The Post Muhammadan Wars
Without any doubt, Islam is identified as one of the strongest and most powerful world religion due to its strong belief and unwillingness to accept the existence of other religions. The messenger of Islamic religion Muhammadspread Islam and established its power in the seventh century AD. After the prophets death, Abu Bakr ambitiously decided to spread the Muslim religion across the world.
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Historically, it is known that at the time of Muhammads death in Medina, he had established a new monotheist religion in a region rife with paganism. He developed absolutely new religious system as well as the government opposite to the existing religions. The power was divided among holy men: their spheres of influence as well as empires, and the areas that they had conquered. The acceptable trend at that time was that a holy man could have an area under his direct influence. Muhammad introduced a monotheist religion, the one that had God at its top and Muhammad as his messenger. In this case, Islam was introduced as an absolute and uncompromising monotheism that was against other religions. It is believed that this strong faith in the uniqueness of the Muslim religion was the main step to declare total war against infidel religions. Towards the end of Muhammads life, he was able to establish a community of Arabs that were united by religion. They protected themselves and waged war against infidels as a source of income and as well as a source of the ummas direct aggression outside the group.
After Muhammads death in June 632, Abu Bakr became head of the umma following a period of uncertainty. The reason for this uncertainty was the inner conflict around the issue who would head the Muslim world as the prophet. Since Muhammad had not appointed a successor, prior to his demise, as scholars suggest, he was given the title Khalifat Allah, which roughly translated means the deputy of God.
The new caliph immediately set about establishing and strengthening his authority over the umma applying the strong use of force and power. The death of the prophet created a power vacuum and allowed the tensions that were kept silent during his life to be heard after his death. Many of tribes converted to Islam as a conciliatory measure asked for their freedom either from the practice of Islam, the payment of the tax or both. The first of the tribes trying to win back their independence were the Najd tribes who demanded, although they wanted to remain Muslims, to be exempted from paying taxes to Medina. However, Abu Bakr did not accept the request and immediately ordered the march of the army towards Dhul-Qassa in order to calm the spirits and show the population his authoritative figure. Abu Bakr, being a successful commander, held many victories against the rebelling tribes. After the victories against the tribes, the leadership of the Muslim army was delegated to Khalid who led the battle to subdue and acquire territory all around the area. Soon after the areas of Yemen had been brought under Islamic control the attention was directed towards Syria.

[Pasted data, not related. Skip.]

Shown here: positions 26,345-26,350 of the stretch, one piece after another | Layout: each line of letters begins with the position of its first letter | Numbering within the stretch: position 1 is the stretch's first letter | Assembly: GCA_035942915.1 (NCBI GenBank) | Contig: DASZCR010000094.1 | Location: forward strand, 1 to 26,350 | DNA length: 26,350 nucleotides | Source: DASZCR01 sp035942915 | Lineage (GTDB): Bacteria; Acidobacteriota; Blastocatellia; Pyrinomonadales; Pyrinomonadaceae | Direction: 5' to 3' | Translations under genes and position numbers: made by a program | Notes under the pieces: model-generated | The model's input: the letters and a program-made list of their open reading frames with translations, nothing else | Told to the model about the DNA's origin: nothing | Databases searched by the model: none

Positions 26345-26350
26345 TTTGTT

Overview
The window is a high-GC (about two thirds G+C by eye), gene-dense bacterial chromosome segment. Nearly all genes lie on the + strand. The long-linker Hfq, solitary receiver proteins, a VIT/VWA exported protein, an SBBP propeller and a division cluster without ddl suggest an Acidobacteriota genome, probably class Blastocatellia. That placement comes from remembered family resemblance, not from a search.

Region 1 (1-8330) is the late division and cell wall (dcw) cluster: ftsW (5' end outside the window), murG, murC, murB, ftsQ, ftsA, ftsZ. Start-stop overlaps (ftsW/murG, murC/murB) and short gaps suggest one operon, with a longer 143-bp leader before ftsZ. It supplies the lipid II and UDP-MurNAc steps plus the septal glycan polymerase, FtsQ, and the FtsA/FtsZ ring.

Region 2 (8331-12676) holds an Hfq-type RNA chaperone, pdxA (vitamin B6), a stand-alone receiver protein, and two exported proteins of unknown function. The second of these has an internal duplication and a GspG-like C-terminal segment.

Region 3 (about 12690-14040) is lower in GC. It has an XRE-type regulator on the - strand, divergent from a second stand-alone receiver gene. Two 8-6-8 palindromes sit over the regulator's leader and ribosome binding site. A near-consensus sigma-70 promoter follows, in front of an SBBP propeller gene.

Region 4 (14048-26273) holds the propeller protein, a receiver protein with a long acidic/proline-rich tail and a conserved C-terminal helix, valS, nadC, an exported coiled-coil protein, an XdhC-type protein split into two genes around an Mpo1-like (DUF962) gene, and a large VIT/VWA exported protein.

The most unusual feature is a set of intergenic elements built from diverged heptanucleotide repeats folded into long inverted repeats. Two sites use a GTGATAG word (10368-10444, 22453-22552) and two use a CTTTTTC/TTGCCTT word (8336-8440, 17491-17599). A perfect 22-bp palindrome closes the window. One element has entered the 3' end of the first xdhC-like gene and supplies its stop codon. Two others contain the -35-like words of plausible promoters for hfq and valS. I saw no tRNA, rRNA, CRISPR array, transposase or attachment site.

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The Ridda wars also known in the world history as the Wars of Apostasy launched against the apostasy and rebellion by the Caliph Abu Bakr in 632- 633 AD. It is known that after Muhammads death in 632, the period of uncertainty about who would control the Muslim community existed. The heated dispute was divided between
Medinese Ansar and the Meccan Muhajirun. Thus, Abu Bakr established the first Khalifah, known as successor and became the leader of the community. Abu Bakr avenged the Byzantine Empire forces that belonged to the Eastern Roman Empire. However, the most potent threat was seen in Arab tribes who were uprising after the death of the messenger Muhammad. It is evident that a number of tribes refused to pay taxes to the new caliph, while other tribes demanded to establish their own power and proclaim new prophets. Consequently, Abu Bakr declared the beginning of the war against these tribes. Eventually, the Ridda caused global Muslim expansion into Sassanid Persia and the Byzantine Empire.
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There were many significant marches during this period intended to spread the Muslim religion and occupy new territories. The march that led to the conquest of the Syrian peninsula under Khalids guidance of the army was one of the best military maneuvers of Abu Bakrs governing period. The three most significant battles that put up sustained resistance were Damascus, Caesarea, and Tripoli. However, the defeat of these cities led to the end of the Byzantine armys influence and the advancement of the Muslim army into the Syrian territories. Another important event during the Abu Bakrs period was the fall of Jerusalem to the Muslims. The city of Jerusalem, considered a holy city both for Christians and Muslims, represented a tremendous achievement for Abu Bakr and his generals.